Updated: Sorry for the confusion but we’d been given conflicting information (see here, for example) relating to this story. After a back and forth, here’s our understanding of the ruling.
Keyword advertising using the trademark of others without their permission is illegal and services providers such as Google are also liable for any infringement.
Google and other advertising providers aren’t liable for keyword trademark infringement in most circumstances, and the search giant says this upholds one of the key principles of the Internet, that of safe harbour.
That’s the ruling given today by the The Grand Chamber of the European Court of Justice (ECJ), in a move that will likely shake up give much needed guidance to the search-based online advertising industry.
The fact that Google et al can no longer claim safe harbour in Europe is particularly significant as it now firmly places the burden of enforcement on service providers.
The case being settled, which now sets the precedent in Europe, is LVMH, the luxury goods company behind such brands as Dom Perignon, VS Google. The dispute had been referred to the European Court of Justice by The French Supreme Court (Cour de cassation) who asked the European court to decide on the rules governing trademark law online as well as the liability of providers of a paid referencing service – in this case Google.
“Google has not infringed trademark law by allowing advertisers to purchase keywords corresponding to their competitors’ trademarks,” said the European Court.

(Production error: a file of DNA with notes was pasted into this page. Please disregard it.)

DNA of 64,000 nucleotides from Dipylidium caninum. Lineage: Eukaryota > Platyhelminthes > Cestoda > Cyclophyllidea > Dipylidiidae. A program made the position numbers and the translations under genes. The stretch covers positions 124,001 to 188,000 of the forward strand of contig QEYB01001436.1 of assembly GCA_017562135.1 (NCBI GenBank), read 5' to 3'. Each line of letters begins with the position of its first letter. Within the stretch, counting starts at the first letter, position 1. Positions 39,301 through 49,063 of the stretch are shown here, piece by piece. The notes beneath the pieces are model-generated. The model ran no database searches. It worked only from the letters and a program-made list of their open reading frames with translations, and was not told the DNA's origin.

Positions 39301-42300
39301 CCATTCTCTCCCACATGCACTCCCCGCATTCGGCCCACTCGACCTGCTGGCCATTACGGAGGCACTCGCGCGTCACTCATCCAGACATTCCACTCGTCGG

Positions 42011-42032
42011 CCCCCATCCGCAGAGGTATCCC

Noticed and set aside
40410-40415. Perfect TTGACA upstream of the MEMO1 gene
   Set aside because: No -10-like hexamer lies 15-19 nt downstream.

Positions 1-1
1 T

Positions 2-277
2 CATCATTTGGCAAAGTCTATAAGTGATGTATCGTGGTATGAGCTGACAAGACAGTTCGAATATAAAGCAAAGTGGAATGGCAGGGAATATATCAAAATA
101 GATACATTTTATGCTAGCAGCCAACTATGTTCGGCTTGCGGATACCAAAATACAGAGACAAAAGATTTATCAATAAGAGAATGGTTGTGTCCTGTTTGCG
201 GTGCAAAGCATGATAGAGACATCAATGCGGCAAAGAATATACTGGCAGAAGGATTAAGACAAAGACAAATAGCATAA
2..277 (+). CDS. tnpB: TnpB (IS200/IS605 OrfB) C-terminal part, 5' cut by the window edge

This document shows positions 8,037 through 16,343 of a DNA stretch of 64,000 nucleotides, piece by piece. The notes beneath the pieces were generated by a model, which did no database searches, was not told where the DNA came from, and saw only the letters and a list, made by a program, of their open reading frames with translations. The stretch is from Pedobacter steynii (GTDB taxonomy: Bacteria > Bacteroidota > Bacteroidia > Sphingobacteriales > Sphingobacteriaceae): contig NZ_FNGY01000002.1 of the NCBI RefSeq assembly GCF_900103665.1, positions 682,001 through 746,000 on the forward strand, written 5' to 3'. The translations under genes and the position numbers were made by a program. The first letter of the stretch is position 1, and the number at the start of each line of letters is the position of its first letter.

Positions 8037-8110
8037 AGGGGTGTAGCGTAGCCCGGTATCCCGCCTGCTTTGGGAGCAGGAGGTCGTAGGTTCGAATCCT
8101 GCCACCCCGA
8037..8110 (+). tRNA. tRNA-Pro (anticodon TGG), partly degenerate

“Advertisers themselves, however, cannot, by using such keywords, arrange for Google to display ads which do not allow internet users easily to establish from which undertaking the goods or services covered by the ad in question originate,” added the ECJ.
In other words, advertisers if they blatantly mislead consumers through their use of keywords that use another company’s trademark will be liable – though it will still be on a case-by-case basis decided by local courts. The onus on service providers, such as Google, will be to remove such keyword ads, if it is shown that this is the case.
Commenting on the ruling, LVMH is obviously delighted. LVMH Senior Executive Vice-President, Pierre Godé, says:
“This decision represents a critical step towards the clarification of the rules governing online advertising, of which LVMH is one of the foremost clients. As the world’s leading luxury group, with more brands actively engaged with the Internet than any other luxury company, we are committed to working with all parties, including Google, to eradicate illicit online practices and to promote a framework that fosters the continued growth of the digital economy”.
Google has long claimed that advertisers using its service did not commit any illicit use of registered trademarks, and more importantly, as a service provider it was merely hosting the service and therefore could not be held liable.
With today’s ruling, an advertising service, including Google, can be found liable alongside the advertiser itself. Either because it was aware that the keywords being bought by the advertiser infringed a trademark or because it did not verify that the advertiser had the permission of the trademark owner to use the trademark.